03/19/2018 03:15 PM House LABOR & COMMERCE
Download Mp3. <- Right click and save file as
= bill was previously heard/scheduled
ALASKA STATE LEGISLATURE HOUSE LABOR AND COMMERCE STANDING COMMITTEE March 19, 2018 3:21 p.m. MEMBERS PRESENT Representative Sam Kito, Chair Representative Adam Wool, Vice Chair Representative Andy Josephson Representative Chris Birch Representative Gary Knopp Representative Colleen Sullivan-Leonard MEMBERS ABSENT Representative Louise Stutes Representative Mike Chenault (alternate) Representative Bryce Edgmon (alternate) COMMITTEE CALENDAR CONFIRMATION HEARING(S) Commissioner, Department of Commerce, Community & Economic Development Mike Navarre - Kenai - CONFIRMATION(S) ADVANCED CS FOR SS FOR SENATE BILL NO. 4(FIN) AM "An Act relating to the Board of Barbers and Hairdressers; relating to a limited license to practice non-chemical barbering; relating to a license to practice hair braiding; relating to the Department of Environmental Conservation; and providing for an effective date." - HEARD & HELD HOUSE BILL NO. 403 "An Act relating to the Alaska Life and Health Insurance Guaranty Association; and providing for an effective date." - MOVED CSHB 403(L&C) OUT OF COMMITTEE HOUSE BILL NO. 379 "An Act relating to claims against protection and indemnity insurance policies of vessel owners." - HEARD & HELD HOUSE BILL NO. 401 "An Act relating to insurance; relating to credit for reinsurance; insurance standard valuation; and providing for an effective date." - BILL HEARING CANCELED PREVIOUS COMMITTEE ACTION BILL: SB 4 SHORT TITLE: NON-CHEMICAL BARBERING;HAIR BRAIDING SPONSOR(s): SENATOR(s) MICCICHE 01/18/17 (S) PREFILE RELEASED 1/9/17
01/18/17 (S) READ THE FIRST TIME - REFERRALS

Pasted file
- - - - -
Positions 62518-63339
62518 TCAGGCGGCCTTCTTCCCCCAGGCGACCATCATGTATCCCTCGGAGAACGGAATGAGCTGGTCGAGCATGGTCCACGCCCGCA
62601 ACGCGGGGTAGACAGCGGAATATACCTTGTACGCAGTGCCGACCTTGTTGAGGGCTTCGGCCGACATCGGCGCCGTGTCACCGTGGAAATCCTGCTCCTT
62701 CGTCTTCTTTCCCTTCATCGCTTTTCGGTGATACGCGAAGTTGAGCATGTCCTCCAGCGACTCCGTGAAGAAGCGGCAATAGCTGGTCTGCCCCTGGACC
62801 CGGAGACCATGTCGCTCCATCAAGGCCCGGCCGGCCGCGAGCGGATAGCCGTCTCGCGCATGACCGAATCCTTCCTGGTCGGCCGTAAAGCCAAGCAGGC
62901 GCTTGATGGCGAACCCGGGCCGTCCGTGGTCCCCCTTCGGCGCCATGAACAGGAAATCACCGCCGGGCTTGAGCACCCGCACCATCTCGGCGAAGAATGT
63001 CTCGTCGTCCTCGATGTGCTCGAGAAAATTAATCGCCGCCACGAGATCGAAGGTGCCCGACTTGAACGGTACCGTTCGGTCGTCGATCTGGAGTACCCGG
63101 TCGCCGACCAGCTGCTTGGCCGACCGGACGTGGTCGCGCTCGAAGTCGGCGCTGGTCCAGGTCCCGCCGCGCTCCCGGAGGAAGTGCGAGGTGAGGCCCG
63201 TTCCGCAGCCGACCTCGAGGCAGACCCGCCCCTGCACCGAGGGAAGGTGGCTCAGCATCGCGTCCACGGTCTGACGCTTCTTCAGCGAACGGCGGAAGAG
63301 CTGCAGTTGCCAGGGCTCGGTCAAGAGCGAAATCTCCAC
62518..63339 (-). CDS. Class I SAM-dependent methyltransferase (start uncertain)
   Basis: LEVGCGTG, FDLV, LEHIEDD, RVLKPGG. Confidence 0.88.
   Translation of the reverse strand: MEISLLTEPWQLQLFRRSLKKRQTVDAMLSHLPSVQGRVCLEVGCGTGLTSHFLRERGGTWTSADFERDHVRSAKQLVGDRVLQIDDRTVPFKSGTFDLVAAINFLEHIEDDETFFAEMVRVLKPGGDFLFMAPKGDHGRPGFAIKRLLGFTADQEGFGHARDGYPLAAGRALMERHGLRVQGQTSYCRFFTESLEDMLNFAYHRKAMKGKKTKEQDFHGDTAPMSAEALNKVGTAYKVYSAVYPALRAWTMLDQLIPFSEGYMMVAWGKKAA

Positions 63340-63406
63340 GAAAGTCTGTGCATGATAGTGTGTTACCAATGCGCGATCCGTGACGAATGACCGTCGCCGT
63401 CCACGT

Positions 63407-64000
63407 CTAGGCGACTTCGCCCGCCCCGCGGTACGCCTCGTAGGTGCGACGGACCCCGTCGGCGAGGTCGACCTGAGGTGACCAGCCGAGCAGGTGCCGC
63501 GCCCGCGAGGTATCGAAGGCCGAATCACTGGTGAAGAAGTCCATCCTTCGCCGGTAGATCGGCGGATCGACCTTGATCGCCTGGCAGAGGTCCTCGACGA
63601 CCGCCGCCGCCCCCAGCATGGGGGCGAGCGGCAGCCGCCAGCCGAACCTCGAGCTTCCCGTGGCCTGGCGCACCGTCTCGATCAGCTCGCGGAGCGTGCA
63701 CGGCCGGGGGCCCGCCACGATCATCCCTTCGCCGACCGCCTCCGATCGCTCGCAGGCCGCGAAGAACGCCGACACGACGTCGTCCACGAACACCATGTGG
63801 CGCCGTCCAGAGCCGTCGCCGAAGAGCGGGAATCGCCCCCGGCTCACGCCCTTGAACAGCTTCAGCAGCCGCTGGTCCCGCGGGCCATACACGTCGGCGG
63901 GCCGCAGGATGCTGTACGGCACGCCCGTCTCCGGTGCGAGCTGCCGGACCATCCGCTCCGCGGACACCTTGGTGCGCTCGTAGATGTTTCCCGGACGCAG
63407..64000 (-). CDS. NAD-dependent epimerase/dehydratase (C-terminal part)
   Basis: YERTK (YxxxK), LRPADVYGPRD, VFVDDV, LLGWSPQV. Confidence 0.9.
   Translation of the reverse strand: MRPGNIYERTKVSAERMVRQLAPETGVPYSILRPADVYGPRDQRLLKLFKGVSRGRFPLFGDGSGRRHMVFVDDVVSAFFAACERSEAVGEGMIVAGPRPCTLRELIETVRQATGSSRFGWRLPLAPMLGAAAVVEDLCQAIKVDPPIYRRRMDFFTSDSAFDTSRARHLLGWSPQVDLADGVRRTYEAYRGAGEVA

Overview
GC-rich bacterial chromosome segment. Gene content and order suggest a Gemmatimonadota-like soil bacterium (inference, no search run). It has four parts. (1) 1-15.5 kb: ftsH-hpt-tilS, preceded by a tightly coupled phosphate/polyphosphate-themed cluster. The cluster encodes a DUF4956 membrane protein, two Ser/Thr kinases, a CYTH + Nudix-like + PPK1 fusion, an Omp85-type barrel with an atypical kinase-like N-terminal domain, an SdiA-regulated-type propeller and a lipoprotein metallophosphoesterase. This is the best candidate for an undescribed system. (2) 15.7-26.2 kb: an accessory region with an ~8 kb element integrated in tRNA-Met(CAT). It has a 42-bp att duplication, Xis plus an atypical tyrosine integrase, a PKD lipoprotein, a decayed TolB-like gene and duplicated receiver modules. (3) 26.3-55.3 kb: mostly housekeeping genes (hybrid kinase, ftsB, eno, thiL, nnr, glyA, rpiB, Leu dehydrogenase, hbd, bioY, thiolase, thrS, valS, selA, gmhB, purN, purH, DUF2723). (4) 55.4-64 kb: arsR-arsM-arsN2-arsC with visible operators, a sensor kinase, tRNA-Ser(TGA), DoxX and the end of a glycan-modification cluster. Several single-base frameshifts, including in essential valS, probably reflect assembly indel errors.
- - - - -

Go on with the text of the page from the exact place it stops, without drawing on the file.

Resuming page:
01/18/17 (S) L&C, FIN 02/17/17 (S) SPONSOR SUBSTITUTE INTRODUCED-REFERRALS 02/17/17 (S) L&C, FIN 03/02/17 (S) L&C AT 1:30 PM BELTZ 105 (TSBldg) 03/02/17 (S) Heard & Held 03/02/17 (S) MINUTE(L&C) 03/14/17 (S) L&C AT 1:30 PM BELTZ 105 (TSBldg) 03/14/17 (S) Moved SSSB 4 Out of Committee 03/14/17 (S) MINUTE(L&C) 03/15/17 (S) L&C RPT 1DP 4NR 03/15/17 (S) DP: COSTELLO 03/15/17 (S) NR: HUGHES, MEYER, STEVENS, GARDNER 04/14/17 (S) FIN WAIVED PUBLIC HEARING NOTICE,RULE 23 04/15/17 (S) FIN AT 9:00 AM SENATE FINANCE 532 04/15/17 (S) <Bill Hearing Canceled> 04/16/17 (S) FIN AT 9:00 AM SENATE FINANCE 532 04/16/17 (S) -- MEETING CANCELED -- 04/17/17 (S) FIN AT 9:00 AM SENATE FINANCE 532 04/17/17 (S) Heard & Held 04/17/17 (S) MINUTE(FIN) 02/02/18 (S) FIN AT 9:00 AM SENATE FINANCE 532 02/02/18 (S) Heard & Held 02/02/18 (S) MINUTE(FIN) 02/05/18 (S) FIN AT 9:00 AM SENATE FINANCE 532 02/05/18 (S) Moved CSSSSB 4(FIN) Out of Committee 02/05/18 (S) MINUTE(FIN) 02/07/18 (S) FIN RPT CS 4DP SAME TITLE 02/07/18 (S) DP: MACKINNON, BISHOP, STEVENS, MICCICHE 02/09/18 (S) TRANSMITTED TO (H) 02/09/18 (S) VERSION: CSSSSB 4(FIN) AM 02/12/18 (H) READ THE FIRST TIME - REFERRALS 02/12/18 (H) L&C, FIN 03/16/18 (H) L&C AT 3:15 PM BARNES 124 03/16/18 (H) <Bill Hearing Canceled> 03/19/18 (H) L&C AT 3:15 PM BARNES 124 BILL: HB 403 SHORT TITLE: LIFE & HEALTH INSURANCE GUARANTY ASSN. SPONSOR(s): LABOR & COMMERCE 03/05/18 (H) READ THE FIRST TIME - REFERRALS 03/05/18 (H) L&C 03/14/18 (H) L&C AT 3:15 PM BARNES 124 03/14/18 (H) Heard & Held 03/14/18 (H) MINUTE(L&C) 03/19/18 (H) L&C AT 3:15 PM BARNES 124 BILL: HB 379 SHORT TITLE: COMM FISHERMEN'S FUND:VESSEL OWNER CLAIMS SPONSOR(s): ORTIZ 02/21/18 (H) READ THE FIRST TIME - REFERRALS 02/21/18 (H) FSH, L&C 03/08/18 (H) FSH AT 10:00 AM GRUENBERG 120 03/08/18 (H) Moved HB 379 Out of Committee 03/08/18 (H) MINUTE(FSH) 03/09/18 (H) FSH RPT 3DP 1AM 03/09/18 (H) DP: TARR, KREISS-TOMKINS, STUTES 03/09/18 (H) AM: NEUMAN 03/19/18 (H) L&C AT 3:15 PM BARNES 124 WITNESS REGISTER SENATOR PETER MICCICHE Alaska State Legislature Juneau, Alaska POSITION STATEMENT: Presented SB 4 as prime sponsor. SARAH CHAMBERS, Deputy Director Division of Corporations, Businesses, and Professional Licensing (DCBPL) Department of Commerce, Community & Economic Development (DCCED) Juneau, Alaska POSITION STATEMENT: Answered questions in the hearing on SB 4. JEREMY PRICE Americans for Prosperity Anchorage, Alaska POSITION STATEMENT: Testified in support of SB 4. DR. GLORIA BAMBERG-MERRITT Licensed Instructor; Owner Plethora of Designs Anchorage, Alaska POSITION STATEMENT: Testified in support of SB 4. WILLIE MAE CANADY Anchorage, Alaska POSITION STATEMENT: Testified in support of SB 4. RACHEL HANKE, Staff Senator Peter Micciche Alaska State Legislature Juneau, Alaska POSITION STATEMENT: Answered questions in the hearing on SB 4. SORCHA HAZELTON, Staff Representative Sam Kito Alaska State Legislature Juneau, Alaska POSITION STATEMENT: Introduced the CS to HB 403, Version J. LORI WING-HEIER, Director Division of Insurance Department of Commerce, Community & Economic Development (DCCED) Juneau, Alaska POSITION STATEMENT: Answered questions in the hearing on HB 403. REPRESENTATIVE DAN ORTIZ Alaska State Legislature Juneau, Alaska POSITION STATEMENT: Presented HB 379 as prime sponsor. LIZ HARPOLD, Staff Representative Dan Ortiz Alaska State Legislature Juneau, Alaska POSITION STATEMENT: Answered questions in the hearing on HB 379. BOB KEHOE, Executive Director Purse Seine Vessel Owners Association (PSVOA) Seattle, Washington POSITION STATEMENT: Testified in support of HB 379. MARIE MARX, Director Division of Workers Compensation Department of Labor & Workforce Development (DLWD) Juneau, Alaska POSITION STATEMENT: Answered questions in the hearing on HB 379. FRANCES LEACH, Executive Director United Fishermen of Alaska (UFA) Juneau, Alaska POSITION STATEMENT: Testified in support of HB 379. CLAY BEZNEK Ketchikan, Alaska POSITION STATEMENT: Testified in support of HB 379. SENATOR PETER MICCICHE Alaska State Legislature Juneau, Alaska POSITION STATEMENT: Presented SB 4 as prime sponsor. CAITLYN ELLIS, Staff Representative Sam Kito Alaska State Legislature Juneau Alaska POSITION STATEMENT: Presented the explanation of changes for the CS to SB 4. KEVIN MCKINLEY, Chair Board of Barbers and Hairdressers Fairbanks, Alaska POSITION STATEMENT: Answered questions in the hearing on SB 4. ACTION NARRATIVE 3:21:42 PM CHAIR SAM KITO called the House Labor and Commerce Standing Committee meeting to order at 3:21 p.m. Representatives Sullivan-Leonard, Knopp, Birch, Wool, and Kito were present at the call to order. Representative Josephson arrived as the meeting was in progress. ^CONFIRMATION HEARING(S): CONFIRMATION HEARING(S): Commissioner, Department of Commerce, Community & Economic Development 3:22:54 PM CHAIR KITO announced that the first order of business would be a motion to refer Commissioner Designee Mike Navarre's name to the House Floor. He underlined that signing the referral sheet does not obligate anyone to support the nominee, only to move the name forward for the joint session of the Senate and House of Representatives. Mr. Navarre testified regarding this confirmation during the 3/7/18 House Labor and Commerce Standing Committee. 3:24:19 PM The committee took an at-ease from 3:24 p.m. to 3:24 p.m. 3:24:47 PM REPRESENTATIVE Wool moved to refer the name of Mike Navarre, Commissioner Designee, to the joint session of the Senate and House Floor. There being no objection, it was so ordered. 3:25:05 PM The committee took an at-ease from 3:25 p.m. to 3:27 p.m. SB 4-NON-CHEMICAL BARBERING;HAIR BRAIDING 3:27:14 PM CHAIR KITO announced that the next order of business would be SENATE BILL NO. 4, "An Act relating to the Board of Barbers and Hairdressers; and relating to a limited license to practice non- chemical barbering." 3:27:34 PM SENATOR PETER MICCICHE, Alaska State Legislature, presented SB 4 as prime sponsor. He paraphrased from the sponsor statement [included in committee packet], which reads as follows [original punctuation provided]: During this time of recession in Alaska's economy, we are evaluating the balance between quality training programs and situations where government has hindered commerce and the ability for Alaskans to earn a living. Revisions to the barbers' and hairdressers' statutes provide several opportunities to correct these imbalances. Under Title 8 licensed professionals regulated by the Board of Barbers and Hairdressers (Board) must work in a licensed shop. These students or practitioners are required by statute to conspicuously display their licenses; however, the shop owner is not. This inequity has led to employees being fined because, unbeknownst to them, the shop owner's license had lapsed. SB4 requires the shop owner to conspicuously display the shop license, as well as the licenses of employees, renters and students. By statute, an individual must obtain a shop certification from the Department of Environmental Conservation (DEC) before they receive a license from the Board of Barbers and Hairdressers. The DEC is no longer providing certifications due to budget reductions. SB4 will allow a DEC standard self- certification process regulated through the Board. Additionally, SB4 creates two new license types. First is a non-chemical barber's license. Currently, all barbers are held to nearly the same standard as hairdressers and are required to have practical training in chemical waving, chemical straightening, bleaching, and coloring. They must complete a total of 1,650 training hours, which is equivalent to hairdressers. SB4 will open the door to more Alaskans interested in joining the industry by balancing training requirements and reducing the burden. In essence, the bill provides more economic opportunity and less government-induced burden for hard working Alaskans. The higher-level barber's license will remain available to those who wish to perform chemical procedures. Finally, SB4 will create a specific license for braiding. Braiders are also currently being held to the same standard as hairdressers, including the same 1,650 hours or more of practical training in addition to a written exam SB4 proposes 35 hours of training. This bill will welcome more workers into the industry, creating jobs and a stronger economy by balancing training requirements to the specific demands and required skills of the trade. 3:34:05 PM REPRESENTATIVE WOOL moved to adopt CS for SB 4 Version N as the working document. CHAIR KITO objected for the purpose of discussion. 3:34:19 PM CAITLYN ELLIS, Staff, Representative Sam Kito, Alaska State Legislature, presented the changes in the CS to SB 4 [included in committee packet]. She pointed out that the document reads "SB173," but in fact contains information on SB 4. She paraphrased the explanation of changes, Version U.A. to N, which reads as follows [original punctuation provided]: A large majority of the proposed changes make minor grammatical changes throughout the bill which separate the practices of tattooing and cosmetic coloring thereby creating two license types. Page 2, lines 3, 12-22, 26; Page 3, lines 2-3, 21; Page 4, lines 2, 6, 17; Page 5, lines 17-18, 22-24; Page 6, line 21; Page 7, lines 11, 22-23, 28-29; Page 8 lines 11-12, 21-31; Page 9, lines 1, 29; Page 10, lines 26, 28; Page 11, line 26; Page 12, lines 4, 7-8, 14-15, 19-20, 29; Page 13, lines 2, 8, 12-13, 16; Page 14 line 28; Page 15, lines 3-4, 9-11. The following proposed changes are suggestions provided by the Department of Commerce, Community and Economic Development to clean up existing language. Page 6, line 5: Insert "or school" after an individual. This amendment allows an individual to complete instruction requirements at licensed school. Page 6, lines 13-14: Inserts "The board may set by regulation a period of apprenticeship of less than 2,000 hours for an applicant for a license to practice non-chemical barbering." This change requires that apprenticeship hours for a non-chemical barbering license be less than a hairdressing license. Page 7, lines 21-22: Inserts "non-chemical barbering" in this section as it pertains to licensure and there would now be two distinctive license types under the practice of barbering. Page 9, lines 23-24: Inserts "does not use chemicals or", clarifies that those practicing without use of chemicals are also exceptions under this section. Page 10, line 4: Insert "manicuring", allows manicurists to practice under the exemptions in AS 08.12.160(e) under certain conditions, i.e. providing services to diabetic patients in a nursing home or hospital. Page 11, lines 22-23: Adds new subsections (17) and (18) which allows the department to set fees for these license types. Page 13, lines 11-12: Inserts "non-chemical barbering" to the definition of practitioner. Page 13, lines 19-25: Page 13, lines 19-25: Amends the definition of tattooing to read, "Tattooing" means the process by which the skin is marked or colored to form indelible marks, figures, or decorative designs for nonmedical purposes by inserting or ingraining an indelible pigment into or onto the skin, microblading, or microneedling. [Definition previously read, "tattooing and permanent cosmetic coloring" means the process by which the skin is marked or colored by insertion of nontoxic dyes or pigments into the dermal layer of the skin so as to form indelible marks, figures, or decorative designs for nonmedical purposes.] Page 13, line 31; Page 14, lines 1-5: Inserts new definitions for "non-chemical barbering" and "permanent cosmetic coloring". 3:37:28 PM REPRESENTATIVE WOOL asked whether having regulatory authority would enable the board to make decisions rather than the legislature. 3:38:05 PM SARAH CHAMBERS, Deputy Director, Division of Corporations, Businesses, and Professional Licensing, Department of Commerce, Community & Economic Development (DCCED), answered questions in the hearing on SB 4. She answered that licensing boards have varying degrees of governance authority and the Board has a lot of detail in statute. She added that boards with very prescriptive statutes have to come back to the legislature when practices change. She stated that there is a lot of legislative involvement in this and other boards when changes are needed. REPRESENTATIVE WOOL commented it seems some decisions would be better made at the board level. REPRESENTATIVE SULLIVAN-LEONARD asked about the need to regulate braiding. 3:40:28 PM KEVIN MCKINLEY, Chair, Board of Barbers and Hairdressers, answered questions in the hearing on SB 4. He said 35 hours [of training] is what hairdressers are asking for. He said most of that training is on health and safety. REPRESENTATIVE SULLIVAN-LEONARD asked how many states regulate hair braiding MR. MCKINLEY answered there are 39 states regulate hair braiding and require anywhere from zero to 2,100 hours of training. He opined that 35 hours is in the threshold of not inhibiting anyone from entering the field and maintaining health and safety for the public. REPRESENTATIVE SULLIVAN-LEONARD said it looks like 35 hours is the right amount of time. 3:42:45 PM CHAIR KITO removed his objection to adopting the CS. 3:43:00 PM MR. MCKINLEY said the Board has put a lot of work into making sure the bill works for the public. He said separating the two licenses into tattooing and permanent cosmetic coloring helps to put the microblading industry in with permanent cosmetic coloring. He stated he thinks grandfathering in operating is important. He said there had been a lot of input from the public. 3:46:28 PM REPRESENTATIVE WOOL asked for confirmation that currently there is no license for braiding, so someone can open a shop and braid without a license. MR. MCKINLEY stated that would be practicing without a license. He said the board had addressed the issue and decided it would help to have more regulatory power. He underlined there is unnecessary cost to putting the provision into statute. REPRESENTATIVE KNOPP spoke to grandfathering. He asked whether the board would implement continuing education for all members. MR. MCKINLEY stated he was referring to separating the tattoo and permanent cosmetic coloring and grandfathering those who held licenses. REPRESENTATIVE KNOPP asked whether is a component that would ensure applicants are trained before they can be licensed. MR. MCKINLEY answered that those seeking licensure would be trained to receive the license. 3:51:29 PM SENATOR MICCICHE clarified that the aim of the bill is to eliminate excessive training requirements. He said 35 hours seems like a more reasonable amount of training. He said he appreciates the changes in the CS. 3:53:00 PM CHAIR KITO opened public testimony on SB 4. 3:53:08 PM JEREMY PRICE, Americans for Prosperity, testified in support of SB 4. He said the trend across the country is to lower the barriers for opening small businesses. He opined that the more fees are raised, the harder it is for people to become licensed. He suggested those hardest hit are immigrants and low-income citizens. 3:55:15 PM DR. GLORIA BAMBERG-MERRITT, Licensed Instructor; Owner, Plethora of Designs, testified in support of SB 4. She stated her support of 35 hours of training for braid technicians to include braiding, sanitation, and sterilization. She added there has been an increase of people braiding in their homes without a license. She stated the proposed bill would allow these people to "come out of the shadows and increase the workers in the community. She said it would help low income people working from their homes. REPRESENTATIVE BIRCH asked whether 35 hours are sufficient training. MS. BAMBERG-MERRITT answered that she thinks 35 hours are sufficient. She said she thinks the additional hours of training involve adding hair to existing hair. REPRESENTATIVE BIRCH asked whether the training hours regard a safety issue. MS. BAMBERG-MERRITT answered braiding is not harmful to the hair. She added using the correct moisturizers is part of what is covered in the 35 hours. 4:00:36 PM WILLIE MAE CANADY testified in support of SB 4. She indicated she is a member of the Board of Barbers and Hairdressers and specified she is speaking on her own behalf. Ms. Canady shared that her community is excited for the bill as many were not aware that a license was required for braiding. REPRESENTATIVE WOOL asked about the new requirements are for non-chemical barbering. 4:03:54 PM RACHEL HANKE, Staff, Senator Peter Micciche, Alaska State Legislature, answered the requirement is not addressed in the proposed bill. SENATOR MICCICHE explained the hours required for licensing are left to the board to establish. He said there is a long history of hours associated with various license types. REPRESENTATIVE WOOL asked whether a lapsed license in a shop means no one there can work, even with an individual license. SENATOR MICCICHE answered that today they would not be able to practice without displaying a license. 4:06:13 PM CHAIR KITO held over SB 4. HB 403-LIFE & HEALTH INSURANCE GUARANTY ASSN. 4:06:16 PM CHAIR KITO announced that the next order of business would be HOUSE BILL NO. 403, "An Act relating to the Alaska Life and Health Insurance Guaranty Association; and providing for an effective date." 4:06:33 PM SORCHA HAZELTON, Staff, Representative Sam Kito, Alaska State Legislature, introduced the changes to HB 403. She paraphrased from the explanation of changes [included in committee packet], which reads as follows [original punctuation provided]: Section 1, Page 1, Line 11: Adds the word "member" to conform to model language use of the term "member insurer" throughout the bill. Section 14, Page 12, Line 16: Removes the phrase "and the receivership court" to conform to model language. Section 56, Page 33, Line 22: Adds "a hospital or medical service corporation subscriber contract" into the definition of a health benefit plan to conform to model language. 4:07:31 PM REPRESENTATIVE WOOL moved to adopt CS for HB 403 as a working document for the committee. There being no objection, it was so ordered. CHAIR KITO stated the version being considered is version J. 4:08:10 PM CHAIR KITO stated the bill has an effective date of January 1, 2019. He clarified that due to the effective date, any guaranty claims on issues that have taken place now would not be pulled into the new law, so any failures would be incorporated into the revised guaranty association. He asked Ms. Wing-Heier for confirmation. 4:09:03 PM LORI WING-HEIER, Director, Division of Insurance, Department of Commerce, Community & Economic Development (DCCED), answered she believed the bill has an effective date of July 1, 2018, not January 2019. She said the intention he had stated is correct. She added new members would not be subject to the [indisc.] assessment. 4:09:57 PM CHAIR KITO closed public testimony on HB 403. 4:10:04 PM REPRESENTATIVE WOOL moved to report the CS for HB 403 out of committee with individual recommendations and the accompanying fiscal notes. There being no objection, it was so ordered. 4:10:35 PM The committee took an at-ease from 4:10 p.m. to 4:13 p.m. HB 379-COMM FISHERMEN'S FUND:VESSEL OWNER CLAIMS 4:10:44 PM CHAIR KITO announced that the final order of business would be HOUSE BILL NO. 379, "An Act relating to claims against protection and indemnity insurance policies of vessel owners." REPRESENTATIVE DAN ORTIZ, Alaska State Legislature, presented HB 379 as prime sponsor. He paraphrased from the sponsor statement, which reads as follows [original punctuation provided]: In 2010, the Legislature amended the Fishermen's Fund statute to allow a vessel owner to receive 50% of the owner's Protection & Indemnity insurance deductible from the fund in cases where an injured crewmember made a claim against the Fund and against the P&I policy. The intent of this amendment was to encourage vessel owners to obtain P&I insurance to fully cover crewmember's medical expenses in the event of an injury, and to reduce the financial burden on the State. HB 379 will allow an owner to fully recover the P&I deductible from the Fund up to an amount of $5,000. This would provide further financial incentive for vessel owners to obtain P&I insurance to fully cover crewmembers in the event of an injury or illness at sea. 4:15:47 PM REPRESENTATIVE KNOPP asked about the limitations on the fund. He asked whether the funds can be used for Fish and Wildlife issues. 4:16:47 PM LIZ HARPOLD, Staff, Representative Dan Ortiz, Alaska State Legislature, answered that the purpose of the Fishermen Fund is to help fishermen who have been injured while fishing on or offshore in Alaska. She said that to the best of her understanding, Fish and Wildlife projects do not fall under the fund. REPRESENTATIVE KNOPP asked how much of the fleet currently carries Protection and Indemnity (P&I) policies. REPRESENTATIVE ORTIZ deferred to Mr. Kehoe. 4:18:59 PM BOB KEHOE, Executive Director, Purse Seine Vessel Owners Association (PSVOA), testified in support of HB 379. He answered that those who run the fund do not collect that data. He said that anecdotally there are owners that don't carry insurance for themselves or their crew. REPRESENTATIVE KNOPP asked about the pool between fishing organizations and whether that would be a way of telling how many carry the insurance. MR. KEHOE answered his organization does not solicit members to join the pool. He added the organization is not in a position to know how many are carrying insurance. 4:22:27 PM REPRESENTATIVE BIRCH asked how large the Fishermen's Fund is. MR. KEHOE deferred to the department. 4:23:32 PM MARIE MARX, Director, Division of Workers Compensation, Department of Labor & Workforce Development (DLWD), answered questions in the hearing on HB 379. She stated her division administers the Fishermen's Fund. She answered the current balance is $11.8 million. She specified that it is a dedicated fund and a self-sustaining fund, meaning the amount of revenue collected each year is sufficient to pay off any claims each year. REPRESENTATIVE BIRCH referenced the fiscal note (FY) analysis. He said he thinks the fund must be generating close to $1 million per year. He asked what is drawing against the fund. MS. MARX answered that the primary benefit paid by the fund is for crewmember injury claims. She added a very small portion goes to reimbursing the deductible paid by vessel owners. REPRESENTATIVE BIRCH asked whether the division keeps an estimate of total fishermen working and total annual claimants. MS. MARX answered that if a vessel owner does not carry P&I insurance, they can file a claim with the Fishermen's Fund. She added that the fund is the payor of last resort. She specified 391 claims were made against the fund in FY 17, of which 294 were paid. REPRESENTATIVE BIRCH surmised the vessel owner did not have insurance and the fund "backstopped that." MS. MARX answered in the affirmative. She reiterated the fund is the payor of last resort and pays behind every other payment system other than Medicare. REPRESENTATIVE BIRCH asked how many fishermen are involved. MS. MARX answered that 391 claims were made in FY 17. She deferred to Mr. Kehoe for the total number of fishermen in Alaska. 4:27:27 PM CHAIR KITO suggested some of the questions might be answered by the invited testimony. 4:27:52 PM MR. KEHOE answered that he can't guess how many crewmembers are working in the commercial fishing industry throughout the state. MR. KEHOE paraphrased his prepared statement [included in committee packet], which reads as follows [original punctuation provided]: My name is Bob Kehoe, and I am the Executive Director of the Purse Seine Vessel Owners Association (PSVOA). PSVOA supports HB 379. The bill expands upon the Legislature's effort in 2010 to provide a financial incentive to vessel owners to obtain insurance to fully cover their crewmembers in the event of an injury. Vessel owners are not required by law to carry insurance for their crewmembers, which is different than shoreside employers who are required by law to insure their employees under the state's workers compensation system. In addition, the cost of vessel insurance is relatively high compared to the rates paid by shoreside employers. For example, a purse seine operation typically has four crewmembers. The cost of insuring the crew can be as high as $400 per man per month. As small, independent business owners, the cost of liability insurance is a major fixed cost. The bill will ease the financial burden on vessel owners in paying the cost of insurance and will further promote the goal of ensuring all of the medical needs of an injured crewmembers are satisfied. PSVOA respectfully requests the Committee's support in moving the bill forward. 4:31:01 PM REPRESENTATIVE BIRCH asked whether the fishermen represented have to be Alaska residents. He asked who can qualify for the fund benefit. MR. KEHOE answered that he does not believe that where the vessel owner is from has any bearing of eligibility for the fund benefits. He gave the example of a vessel owner from Seattle, Washington, who does not carry P&I insurance. He stated his injured crewmember from Petersburg, Alaska, is eligible to receive the benefit. He said that under current law, the boat owner is entitled to receive half the deductible. He added the proposed bill would increase that amount up to $5,000. REPRESENTATIVE BIRCH asked about the practice in other states in the organization. MR. KEHOE answered that, to his knowledge, Alaska is the only state that has a fishermen's fund that would pay these claims in the event that the vessel owner does not carry insurance. He said he thinks Alaska is ahead compared to other states. 4:33:54 PM FRANCES LEACH, Executive Director, United Fishermen of Alaska (UFA), testified in support of HB 379. She said crewmembers working on commercial fishing vessels are not covered under the Alaska Workers Compensation system. She said injured crewmembers are covered under federal maritime law. She said benefits include payment of medical bills for a work-related injury. She stated that in 2010 there was effort to encourage vessel owners to purchase P&I insurance and to reduce the financial burden on the state. She added there are still many fishermen in the state who do not carry P&I insurance. She shared a personal story of one vessel owner's decision not to carry the insurance. She said the proposed amendment would provide further financial incentive tp vessel owners to carry the insurance. 4:37:43 PM REPRESENTATIVE KNOPP surmised that if [crewmembers] can only collect if a claim is filed, it would not incentivize [vessel owners] to carry insurance. MS. LEACH answered that if the deductible is $5,000 and the [vessel owner] can get a portion back, it would be worth it. REPRESENTATIVE KNOPP asked what crew licensing fees are. MS. LEACH said she thinks the cost for out-of-state the fee is $200 and in-state costs $100. REPRESENTATIVE KNOPP asked whether there is a better use of the fund in her opinion. MS. LEACH answered that she is testifying on behalf of UFA and her opinion would be that of UFA. She added she has not yet had an opportunity to poll her members. CHAIR KITO clarified that the reason many aren't covered is that there are many different types of crewmembers. He said that ranges from people trying to make a few dollars to people starting their careers as fishermen. REPRESENTATIVE KNOPP agreed there are many factors. He said he is attempting to understand the incentive issue. 4:41:36 PM CLAY BEZNEK testified in support of HB 379. He said he is representing himself but added he is the ranking member of the Fishermen's Fund Appeals and Advisory Board. He stated the group would be meeting to discuss the proposed bill, but that he can informally say that in theory that [they] support what is happening He explained the purpose of the board is to oversee the wellbeing of the fund. He gave some history of the fund. He indicated it was the Fishermen's Fund board that instigated the legislative action in 2010. He said when the fund gets drawn down, there are stopgaps to protect the fund. He clarified that only those fishermen injured within state waters can receive benefits. 4:46:10 PM REPRESENTATIVE WOOL asked what the incentive is to purchase P&I insurance. MR. BEZNEK answered that the Fishermen's Fund is the payor of last resort. He gave an example of the fund paying out for injuries. He said part of his job on the board is to encourage vessel owners to purchase P&I insurance. 4:48:46 PM CHAIR KITO opened public testimony on HB 379. CHAIR KITO held over HB 379. 4:49:38 PM ADJOURNMENT There being no further business before the committee, the House Labor and Commerce Standing Committee meeting was adjourned at 4:49 p.m.